Title: Re: World War I - Reassessing the Blame
Post by: TimM on January 11, 2014, 11:18:33 AM
Quote
The article points out that for Americans, unlike WWII, WWI bears little significance although arguably in many respects it may have had a more profound impact on world history. The US was only involved from 1917 to 1918 versus the almost four years it was involved in WWII (1941-1945) and suffered fewer casualties (116,516 vs 405,399).  Also no veterans remain to remind us of that tragic conflict.

Also, U.S. soil was totally untouched by World War I.  There was no WWI version of Pearl Harbour.
Title: Re: World War I - Reassessing the Blame
Post by: Janet Ashton on January 11, 2014, 12:58:05 PM
Just started a brand new book The War That Ended Peace: The Road to 1914 by Margaret MacMillan. It's a history of the period from 1900 up to 1914. On the eve of the 100th Anniversary of World War I it's interesting to see how there is still the debate of who really is responsible for WWI.  From F. Fischer "The Foreign Policy of Imperial Germany and the Outbreak of the First World War War" (Germany's fault) to S. McMeekin "The Russian Origins of the First World War" (Russia's fault).  Of course you can't leave out the Austro-Hungarian government either.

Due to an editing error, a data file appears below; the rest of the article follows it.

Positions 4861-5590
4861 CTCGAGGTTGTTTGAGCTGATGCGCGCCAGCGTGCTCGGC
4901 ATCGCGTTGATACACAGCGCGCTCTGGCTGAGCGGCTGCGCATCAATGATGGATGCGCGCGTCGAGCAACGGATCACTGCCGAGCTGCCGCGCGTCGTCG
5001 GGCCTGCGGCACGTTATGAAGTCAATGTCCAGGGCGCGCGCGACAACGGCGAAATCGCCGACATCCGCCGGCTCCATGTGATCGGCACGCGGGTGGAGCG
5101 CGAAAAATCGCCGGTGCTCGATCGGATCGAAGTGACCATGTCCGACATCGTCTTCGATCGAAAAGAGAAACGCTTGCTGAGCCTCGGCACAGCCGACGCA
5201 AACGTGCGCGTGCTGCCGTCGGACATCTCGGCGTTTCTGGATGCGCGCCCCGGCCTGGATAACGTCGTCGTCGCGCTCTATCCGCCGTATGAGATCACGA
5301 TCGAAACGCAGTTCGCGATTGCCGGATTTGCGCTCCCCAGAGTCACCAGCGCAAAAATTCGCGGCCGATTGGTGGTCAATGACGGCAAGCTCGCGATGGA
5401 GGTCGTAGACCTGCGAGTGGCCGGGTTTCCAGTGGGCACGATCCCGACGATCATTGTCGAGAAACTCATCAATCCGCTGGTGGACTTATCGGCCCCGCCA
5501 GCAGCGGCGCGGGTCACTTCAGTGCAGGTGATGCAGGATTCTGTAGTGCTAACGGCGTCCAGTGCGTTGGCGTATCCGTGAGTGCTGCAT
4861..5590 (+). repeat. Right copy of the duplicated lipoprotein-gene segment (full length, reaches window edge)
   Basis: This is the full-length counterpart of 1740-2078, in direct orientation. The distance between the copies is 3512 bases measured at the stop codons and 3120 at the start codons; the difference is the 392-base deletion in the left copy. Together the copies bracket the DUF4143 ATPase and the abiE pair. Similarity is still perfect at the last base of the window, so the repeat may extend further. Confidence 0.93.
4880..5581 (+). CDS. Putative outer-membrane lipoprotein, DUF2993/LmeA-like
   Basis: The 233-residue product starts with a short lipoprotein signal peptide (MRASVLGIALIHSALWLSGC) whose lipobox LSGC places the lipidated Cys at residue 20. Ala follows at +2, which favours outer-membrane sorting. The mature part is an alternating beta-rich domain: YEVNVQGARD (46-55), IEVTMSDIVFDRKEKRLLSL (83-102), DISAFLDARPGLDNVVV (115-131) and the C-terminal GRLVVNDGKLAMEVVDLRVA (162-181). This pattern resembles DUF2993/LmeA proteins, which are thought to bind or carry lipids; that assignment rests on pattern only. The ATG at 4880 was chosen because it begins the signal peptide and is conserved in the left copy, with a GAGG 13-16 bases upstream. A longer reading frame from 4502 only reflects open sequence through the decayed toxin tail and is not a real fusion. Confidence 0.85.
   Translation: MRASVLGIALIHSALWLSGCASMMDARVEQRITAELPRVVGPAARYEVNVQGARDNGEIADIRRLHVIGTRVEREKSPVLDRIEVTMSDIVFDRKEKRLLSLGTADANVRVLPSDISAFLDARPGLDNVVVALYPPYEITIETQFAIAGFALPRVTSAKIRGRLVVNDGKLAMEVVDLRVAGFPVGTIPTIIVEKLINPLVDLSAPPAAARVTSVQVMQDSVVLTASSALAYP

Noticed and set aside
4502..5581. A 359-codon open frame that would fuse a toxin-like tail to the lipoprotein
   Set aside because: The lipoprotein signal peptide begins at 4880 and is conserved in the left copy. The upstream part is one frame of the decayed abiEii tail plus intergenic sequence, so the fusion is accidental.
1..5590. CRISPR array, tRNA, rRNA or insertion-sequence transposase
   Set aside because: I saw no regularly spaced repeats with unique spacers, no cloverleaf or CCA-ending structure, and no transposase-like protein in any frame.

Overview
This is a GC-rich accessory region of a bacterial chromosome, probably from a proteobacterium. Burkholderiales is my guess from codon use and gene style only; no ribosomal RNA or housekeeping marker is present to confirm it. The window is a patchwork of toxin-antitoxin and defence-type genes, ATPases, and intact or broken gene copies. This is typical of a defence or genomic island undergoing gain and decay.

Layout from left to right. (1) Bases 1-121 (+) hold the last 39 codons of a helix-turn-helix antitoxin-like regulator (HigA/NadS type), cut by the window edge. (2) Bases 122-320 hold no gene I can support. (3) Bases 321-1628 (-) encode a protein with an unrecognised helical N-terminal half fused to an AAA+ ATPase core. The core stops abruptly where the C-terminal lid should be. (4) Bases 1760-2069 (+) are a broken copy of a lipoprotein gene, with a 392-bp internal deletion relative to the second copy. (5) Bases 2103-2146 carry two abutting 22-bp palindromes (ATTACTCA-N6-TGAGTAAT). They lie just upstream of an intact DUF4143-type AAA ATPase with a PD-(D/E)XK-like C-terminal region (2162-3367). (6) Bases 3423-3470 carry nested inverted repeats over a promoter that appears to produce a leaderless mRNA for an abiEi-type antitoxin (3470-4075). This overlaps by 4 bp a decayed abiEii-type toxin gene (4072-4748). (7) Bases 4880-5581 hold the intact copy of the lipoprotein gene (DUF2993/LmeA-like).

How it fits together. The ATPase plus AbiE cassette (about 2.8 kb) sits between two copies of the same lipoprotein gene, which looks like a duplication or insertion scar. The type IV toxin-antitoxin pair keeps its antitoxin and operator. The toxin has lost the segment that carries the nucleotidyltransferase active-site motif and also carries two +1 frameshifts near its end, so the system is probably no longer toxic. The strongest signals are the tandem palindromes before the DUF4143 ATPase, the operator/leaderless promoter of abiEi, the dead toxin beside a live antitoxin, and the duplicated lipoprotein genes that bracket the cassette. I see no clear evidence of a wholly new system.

MacMillan is a professor of international history at Oxford and wrote a wonderful history of the negotiations leading to the Versailles Treaty entitled Paris 1919: Six Months That Changed the World which won all sorts of prizes.  Looking forward to a good read.

Another one people might enjoy is Christopher Clark's "Sleepwalkers", which one reviewer described as "the best book ever written" on the origins and outbreak of the war. It's been out for about a year but is still selling in bucketloads. Clark seems to place equal blame on them all - with France, Britain and Serbia coming in for particular comment, largely I think because his English-speaking audience will be less familiar with the case against the Allies than against the Central Powers - and it's a most readable book with some nice character sketches of the participants. He works at Cambridge.